Student Loans

Student Loans

*Important Updates Due to COVID-19*

Under the Coronavirus Aid, Relief, and Economic Security (CARES) Act, federal student loan payments are automatically suspended, without interest or penalties, until January 31, 2022—an end date which has been extended four times and will be the final extension. Read Important Information for Student Loan Holders: Automatic Payment Suspension and Other Relief During COVID-19 in English | Español (Spanish) | العربية (Arabic) | বাংলা (Bengali) | 简体中文 (Chinese - Simplified) | 繁體中文 (Chinese - Traditional)| Français (French) | Kreyòl Ayisyen (Haitian Creole) | 한국어 (Korean) | Język Polski (Polish) | Русский (Russian) | ردو (Urdu).

If you are experiencing a loss of income - including due to COVID - or your family size has changed, learn about Income-Driven Repayment (IDR) plans that can lower your monthly student loan payments. Get free, one-on-one financial counseling to find an IDR that works for you. Book an appointment at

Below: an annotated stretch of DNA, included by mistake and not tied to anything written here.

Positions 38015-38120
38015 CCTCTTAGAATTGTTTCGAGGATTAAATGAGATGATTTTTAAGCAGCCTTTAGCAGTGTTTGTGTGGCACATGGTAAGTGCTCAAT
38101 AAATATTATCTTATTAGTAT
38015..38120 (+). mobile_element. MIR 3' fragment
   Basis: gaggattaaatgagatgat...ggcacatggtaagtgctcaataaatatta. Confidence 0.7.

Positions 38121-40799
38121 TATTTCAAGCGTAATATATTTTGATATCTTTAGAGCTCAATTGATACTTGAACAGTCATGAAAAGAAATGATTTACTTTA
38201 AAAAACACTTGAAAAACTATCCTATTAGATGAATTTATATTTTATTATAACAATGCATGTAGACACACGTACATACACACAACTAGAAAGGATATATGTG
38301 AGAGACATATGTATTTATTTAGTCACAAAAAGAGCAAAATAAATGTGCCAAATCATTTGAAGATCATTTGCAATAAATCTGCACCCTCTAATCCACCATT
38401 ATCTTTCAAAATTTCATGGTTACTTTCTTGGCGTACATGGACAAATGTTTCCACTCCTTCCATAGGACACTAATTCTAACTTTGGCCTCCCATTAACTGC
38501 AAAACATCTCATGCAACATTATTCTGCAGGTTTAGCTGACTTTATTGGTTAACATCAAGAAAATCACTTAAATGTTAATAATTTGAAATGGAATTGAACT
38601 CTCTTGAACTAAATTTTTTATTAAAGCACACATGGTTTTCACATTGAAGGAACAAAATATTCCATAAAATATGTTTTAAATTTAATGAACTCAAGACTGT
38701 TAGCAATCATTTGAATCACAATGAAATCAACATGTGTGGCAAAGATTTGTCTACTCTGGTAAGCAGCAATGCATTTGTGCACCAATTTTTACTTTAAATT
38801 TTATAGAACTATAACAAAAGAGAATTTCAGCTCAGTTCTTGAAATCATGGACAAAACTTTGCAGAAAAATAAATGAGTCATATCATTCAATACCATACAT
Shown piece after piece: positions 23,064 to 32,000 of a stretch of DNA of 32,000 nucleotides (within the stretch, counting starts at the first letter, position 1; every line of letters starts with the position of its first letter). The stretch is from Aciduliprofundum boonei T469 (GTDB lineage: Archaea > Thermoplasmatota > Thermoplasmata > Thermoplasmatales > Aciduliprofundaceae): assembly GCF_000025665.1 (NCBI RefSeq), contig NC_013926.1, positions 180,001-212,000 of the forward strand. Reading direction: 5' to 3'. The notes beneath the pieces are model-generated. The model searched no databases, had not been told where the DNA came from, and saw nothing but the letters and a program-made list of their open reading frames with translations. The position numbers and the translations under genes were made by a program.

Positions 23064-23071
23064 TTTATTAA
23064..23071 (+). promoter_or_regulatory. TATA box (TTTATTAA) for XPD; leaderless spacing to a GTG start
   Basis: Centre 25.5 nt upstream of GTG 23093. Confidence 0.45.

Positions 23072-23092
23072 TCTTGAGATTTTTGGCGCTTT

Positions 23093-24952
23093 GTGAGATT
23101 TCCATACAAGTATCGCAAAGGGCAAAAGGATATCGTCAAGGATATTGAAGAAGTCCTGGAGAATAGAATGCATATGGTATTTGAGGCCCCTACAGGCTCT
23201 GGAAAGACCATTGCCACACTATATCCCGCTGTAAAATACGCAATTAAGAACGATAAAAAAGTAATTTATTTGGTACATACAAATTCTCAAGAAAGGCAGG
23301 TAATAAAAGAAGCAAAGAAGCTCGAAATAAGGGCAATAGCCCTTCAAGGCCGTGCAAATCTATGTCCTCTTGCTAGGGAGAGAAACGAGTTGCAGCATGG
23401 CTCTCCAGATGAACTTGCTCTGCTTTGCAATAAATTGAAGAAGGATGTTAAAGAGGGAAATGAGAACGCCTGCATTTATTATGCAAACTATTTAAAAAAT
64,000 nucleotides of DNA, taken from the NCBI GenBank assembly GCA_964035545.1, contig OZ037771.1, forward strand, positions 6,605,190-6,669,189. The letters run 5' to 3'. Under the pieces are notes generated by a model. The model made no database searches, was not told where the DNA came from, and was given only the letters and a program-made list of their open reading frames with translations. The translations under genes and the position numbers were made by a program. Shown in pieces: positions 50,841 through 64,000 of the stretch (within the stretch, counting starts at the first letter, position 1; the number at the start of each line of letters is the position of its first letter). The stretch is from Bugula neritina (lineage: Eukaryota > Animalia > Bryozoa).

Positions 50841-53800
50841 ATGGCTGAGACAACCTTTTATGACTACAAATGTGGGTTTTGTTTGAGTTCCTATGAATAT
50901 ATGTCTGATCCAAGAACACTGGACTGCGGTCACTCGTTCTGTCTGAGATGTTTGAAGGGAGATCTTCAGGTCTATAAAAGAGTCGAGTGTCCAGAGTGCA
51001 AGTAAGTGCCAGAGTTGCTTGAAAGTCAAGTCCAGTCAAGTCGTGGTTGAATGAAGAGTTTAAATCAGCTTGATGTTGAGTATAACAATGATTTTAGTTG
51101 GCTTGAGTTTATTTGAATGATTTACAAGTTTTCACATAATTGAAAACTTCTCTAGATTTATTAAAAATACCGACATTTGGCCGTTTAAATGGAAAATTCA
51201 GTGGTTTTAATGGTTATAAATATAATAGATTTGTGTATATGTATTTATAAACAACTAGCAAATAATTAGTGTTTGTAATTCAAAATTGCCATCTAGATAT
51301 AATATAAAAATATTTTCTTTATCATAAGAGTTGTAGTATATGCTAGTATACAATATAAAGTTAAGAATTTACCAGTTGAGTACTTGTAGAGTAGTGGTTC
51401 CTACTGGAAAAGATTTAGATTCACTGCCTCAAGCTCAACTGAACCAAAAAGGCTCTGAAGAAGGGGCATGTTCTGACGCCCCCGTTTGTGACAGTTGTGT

Be Real About Student Loans

In New York City, more than one in six—or approximately 1 million—adults have at least one student loan and collectively they owe $34.8 billion. Given the negative impact that student loan debt has on the daily economic lives of New Yorkers and the detrimental effect it has on achieving equality in our city, the Department of Consumer and Worker Protection (DCWP)—formerly Department of Consumer Affairs (DCA)—is employing a multi-pronged approach of education, advocacy, and enforcement to tackle this issue. Learn about our public education campaign, Be Real About Student Loans

How to Avoid Student Loan Debt Distress

Make a plan to manage your debt. Get free in-person help

Advocacy Work to Help Student Loan Borrowers

Other Resources